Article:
I made my way back to 155 S. Miami Ave. to explain my good deed and good judgment to Bill. He looked at me over his glasses and explained in the nicest possible way that while he appreciated my sentiments I was never to reduce a felony to a misdemeanor without prior approval. I look back on it now and realize that I was a moron and he was a prince. He could have yelled at me, put a handler on me for more time, but he did neither.

We were mostly young. Bill was in his 30s when he was the chief of major crimes. It’s shocking to think how much power and responsibility we had. Bill schooled us to exercise our authority wisely, and there was often room for compassion.    

Bill ran interference for his people with the front office, with the various law enforcement agencies, with the judges and with defense attorneys. If anyone was going to have a word with one of us, it was going to be him.

Once, while I was still relatively inexperienced, I had a huge case that was getting front-page coverage in The Miami Herald. A 19- year-old woman was selling weapons that she had gotten from dirty Metro-Dade cops to dopers, who were then going to use them against law enforcement. The front office people told Bill that a more senior person should be assigned to the case and, if not, another person needed to be assigned to help me with the case. He asked me if I wanted help. Being somewhat of a cowboy myself by then I emphatically said no. He lightened my load and told me to make sure I came to him if things got out of hand. Thank you again Bill for your confidence in me.

Bill built an esprit de corps with his lawyers. There was camaraderie and teamwork that was largely the result of his leadership. If a person was underwater and needed coverage, we were expected to jump in and help. He made outrageous puns, told hysterical jokes and kept us all in good humor despite us often working seven days a week. We had a mission, and he was our fearless leader.   

I resisted all efforts to be moved to a more specialized trial unit like narcotics or economic crimes.  I didn’t want to leave our legal MASH unit headed by “Hawkeye” Turnoff. 

He left to become a federal magistrate judge in 1986. By that time I was also ready to move on to a unit.

Despite his affection for his AUSAs and his pride in us, once he was on the bench he called balls and strikes as he saw them. He is nothing if not a fair man. Defendants in a huge narcotics case made death threats against me. We learned this through an informant. I really wasn’t that concerned, and frankly I was pretty happy about the threat because it meant I got to park in the building (now there is 24-hour a day U.S. marshal protection, but I guess we were less valuable then) instead of expensive, far-away outdoor parking.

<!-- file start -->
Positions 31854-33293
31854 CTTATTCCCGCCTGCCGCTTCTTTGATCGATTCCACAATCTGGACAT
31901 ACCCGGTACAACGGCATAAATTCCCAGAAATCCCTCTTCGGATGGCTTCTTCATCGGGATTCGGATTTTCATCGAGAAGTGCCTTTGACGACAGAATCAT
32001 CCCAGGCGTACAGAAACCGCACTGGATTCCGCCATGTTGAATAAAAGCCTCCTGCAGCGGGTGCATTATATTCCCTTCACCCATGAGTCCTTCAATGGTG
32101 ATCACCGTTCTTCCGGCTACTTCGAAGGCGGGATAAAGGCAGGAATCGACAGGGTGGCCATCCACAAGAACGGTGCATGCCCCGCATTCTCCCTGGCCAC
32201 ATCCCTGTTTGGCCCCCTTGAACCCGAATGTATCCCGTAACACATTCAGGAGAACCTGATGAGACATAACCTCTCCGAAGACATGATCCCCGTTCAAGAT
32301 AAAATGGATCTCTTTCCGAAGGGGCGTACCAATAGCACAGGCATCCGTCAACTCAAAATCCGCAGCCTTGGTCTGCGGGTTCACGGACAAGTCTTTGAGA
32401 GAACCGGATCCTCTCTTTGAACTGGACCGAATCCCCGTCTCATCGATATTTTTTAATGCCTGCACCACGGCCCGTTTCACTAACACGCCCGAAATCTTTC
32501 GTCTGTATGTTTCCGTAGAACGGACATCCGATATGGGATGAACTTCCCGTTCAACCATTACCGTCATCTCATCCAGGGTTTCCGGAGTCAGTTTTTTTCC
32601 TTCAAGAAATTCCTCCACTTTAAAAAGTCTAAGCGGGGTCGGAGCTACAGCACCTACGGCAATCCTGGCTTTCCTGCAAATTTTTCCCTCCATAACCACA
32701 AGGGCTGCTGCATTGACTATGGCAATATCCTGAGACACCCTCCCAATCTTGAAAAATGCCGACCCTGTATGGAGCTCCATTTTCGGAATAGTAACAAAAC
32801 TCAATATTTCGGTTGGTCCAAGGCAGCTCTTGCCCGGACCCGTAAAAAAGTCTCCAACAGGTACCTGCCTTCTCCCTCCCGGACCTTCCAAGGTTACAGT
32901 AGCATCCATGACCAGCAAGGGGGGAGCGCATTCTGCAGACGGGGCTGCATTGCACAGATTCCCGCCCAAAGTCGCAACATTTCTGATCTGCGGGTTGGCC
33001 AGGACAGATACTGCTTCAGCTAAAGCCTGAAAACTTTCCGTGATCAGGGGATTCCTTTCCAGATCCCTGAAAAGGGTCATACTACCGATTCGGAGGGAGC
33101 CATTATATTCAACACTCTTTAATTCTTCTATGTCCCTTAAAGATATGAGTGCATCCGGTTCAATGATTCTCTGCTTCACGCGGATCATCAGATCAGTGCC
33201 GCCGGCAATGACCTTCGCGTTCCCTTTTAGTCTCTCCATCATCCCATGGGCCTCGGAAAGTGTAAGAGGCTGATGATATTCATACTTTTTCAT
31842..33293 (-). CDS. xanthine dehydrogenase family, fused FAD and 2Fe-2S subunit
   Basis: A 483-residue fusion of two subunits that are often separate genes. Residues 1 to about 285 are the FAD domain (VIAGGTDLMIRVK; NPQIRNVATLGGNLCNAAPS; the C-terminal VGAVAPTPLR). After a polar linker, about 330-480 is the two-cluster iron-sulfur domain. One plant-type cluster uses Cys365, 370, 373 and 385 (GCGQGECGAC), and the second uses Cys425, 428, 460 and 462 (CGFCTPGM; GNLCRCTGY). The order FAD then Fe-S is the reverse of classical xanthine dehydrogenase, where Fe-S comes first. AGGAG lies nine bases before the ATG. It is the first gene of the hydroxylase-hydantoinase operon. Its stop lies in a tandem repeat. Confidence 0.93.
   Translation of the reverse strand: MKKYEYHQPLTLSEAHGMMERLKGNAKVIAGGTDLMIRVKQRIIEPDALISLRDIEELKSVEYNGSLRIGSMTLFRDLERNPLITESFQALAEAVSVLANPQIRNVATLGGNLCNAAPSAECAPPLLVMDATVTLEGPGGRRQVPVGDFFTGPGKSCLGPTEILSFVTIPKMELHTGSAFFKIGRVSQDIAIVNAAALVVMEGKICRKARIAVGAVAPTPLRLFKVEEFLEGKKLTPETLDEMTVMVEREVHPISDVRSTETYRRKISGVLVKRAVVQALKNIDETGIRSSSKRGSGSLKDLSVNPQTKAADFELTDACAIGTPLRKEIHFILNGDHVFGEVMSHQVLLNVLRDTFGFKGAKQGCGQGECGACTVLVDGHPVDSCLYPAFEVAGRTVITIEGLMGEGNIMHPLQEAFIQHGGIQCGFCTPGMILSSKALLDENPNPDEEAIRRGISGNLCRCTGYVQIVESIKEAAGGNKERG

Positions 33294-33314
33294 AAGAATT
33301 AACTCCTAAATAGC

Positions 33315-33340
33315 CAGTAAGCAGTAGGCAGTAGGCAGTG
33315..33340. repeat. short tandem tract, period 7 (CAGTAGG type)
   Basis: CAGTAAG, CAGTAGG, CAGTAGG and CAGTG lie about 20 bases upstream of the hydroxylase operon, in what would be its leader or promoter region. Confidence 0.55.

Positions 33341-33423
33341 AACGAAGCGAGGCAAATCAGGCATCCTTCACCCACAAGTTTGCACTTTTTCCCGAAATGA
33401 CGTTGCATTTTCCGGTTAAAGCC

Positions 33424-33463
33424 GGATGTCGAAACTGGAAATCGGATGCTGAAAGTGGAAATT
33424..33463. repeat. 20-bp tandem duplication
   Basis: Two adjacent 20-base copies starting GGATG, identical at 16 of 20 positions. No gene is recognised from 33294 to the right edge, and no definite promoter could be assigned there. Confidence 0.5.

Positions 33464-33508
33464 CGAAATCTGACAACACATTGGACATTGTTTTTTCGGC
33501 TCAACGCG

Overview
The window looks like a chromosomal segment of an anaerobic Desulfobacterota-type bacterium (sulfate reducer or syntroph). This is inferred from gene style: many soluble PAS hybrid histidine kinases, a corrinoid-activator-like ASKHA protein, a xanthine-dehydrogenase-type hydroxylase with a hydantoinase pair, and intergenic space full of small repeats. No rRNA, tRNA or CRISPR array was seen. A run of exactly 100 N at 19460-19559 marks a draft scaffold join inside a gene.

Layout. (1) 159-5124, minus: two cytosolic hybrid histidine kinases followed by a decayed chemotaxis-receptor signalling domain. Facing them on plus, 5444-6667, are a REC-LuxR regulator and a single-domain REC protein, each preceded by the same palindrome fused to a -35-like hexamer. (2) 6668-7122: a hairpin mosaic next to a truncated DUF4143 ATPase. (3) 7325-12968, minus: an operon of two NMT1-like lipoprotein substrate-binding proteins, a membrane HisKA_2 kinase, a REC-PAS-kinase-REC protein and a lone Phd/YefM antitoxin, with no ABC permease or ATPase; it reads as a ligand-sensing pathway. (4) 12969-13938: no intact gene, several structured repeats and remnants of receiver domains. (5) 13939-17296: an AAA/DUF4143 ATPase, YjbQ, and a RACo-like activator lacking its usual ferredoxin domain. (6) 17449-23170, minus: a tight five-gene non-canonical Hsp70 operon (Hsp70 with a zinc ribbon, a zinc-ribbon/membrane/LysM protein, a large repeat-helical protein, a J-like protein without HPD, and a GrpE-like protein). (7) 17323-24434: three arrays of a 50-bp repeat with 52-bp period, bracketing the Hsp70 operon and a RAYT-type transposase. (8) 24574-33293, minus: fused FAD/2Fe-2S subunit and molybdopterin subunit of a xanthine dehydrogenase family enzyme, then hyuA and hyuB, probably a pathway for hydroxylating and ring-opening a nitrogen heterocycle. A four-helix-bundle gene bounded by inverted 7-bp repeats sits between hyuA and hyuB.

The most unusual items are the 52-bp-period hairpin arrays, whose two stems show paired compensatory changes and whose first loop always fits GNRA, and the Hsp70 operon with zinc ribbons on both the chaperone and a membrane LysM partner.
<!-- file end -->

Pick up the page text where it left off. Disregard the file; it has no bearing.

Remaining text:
Something had to be done about this death threat, so a motion was filed to revoke the defendants’ bond. An AUSA who was not someone Bill trained, a person from a sleepier time at “The Office,” handled the hearing. I must say it was a pretty pitiful performance. I wanted to argue the motion myself but, since I was the intended victim, that was a “no go.” Judge Turnoff denied the government’s motion. While I agreed with the ruling based on the evidence and the presentation, I admit to being a trifle hurt. After all, it was me whose life was threatened. I was one of his people! I know he felt bad, but he ruled properly. Obviously I lived to tell the tale.

I left “The Office” and went into private practice. Whenever I worked with associates with promise, I took them to visit Judge BT. He had magnificent chambers, filled with old radios, movie memorabilia and pictures of his AUSAs and law clerks. We would shoot the breeze about major crimes. Trying to explain to young lawyers what it was like during those Major Crimes days is still almost impossible. It’s like telling fairy tales or an intense dream.

Those of us who worked for BT owe him an enormous debt of gratitude. He taught us to be good lawyers, and he let us learn from our victories and mistakes how to be better lawyers. Some of the finest attorneys I know are my colleagues from those days.  

After 32 years as a federal magistrate, Bill Turnoff is taking his leave from the bench Feb. 23.

Bill, to throw your favorite quote back at you, you are a great American!

Lee Stapleton is a partner with K&L Gates in Miami. She was at the U.S. attorney’s office from June 1984 to December 2000.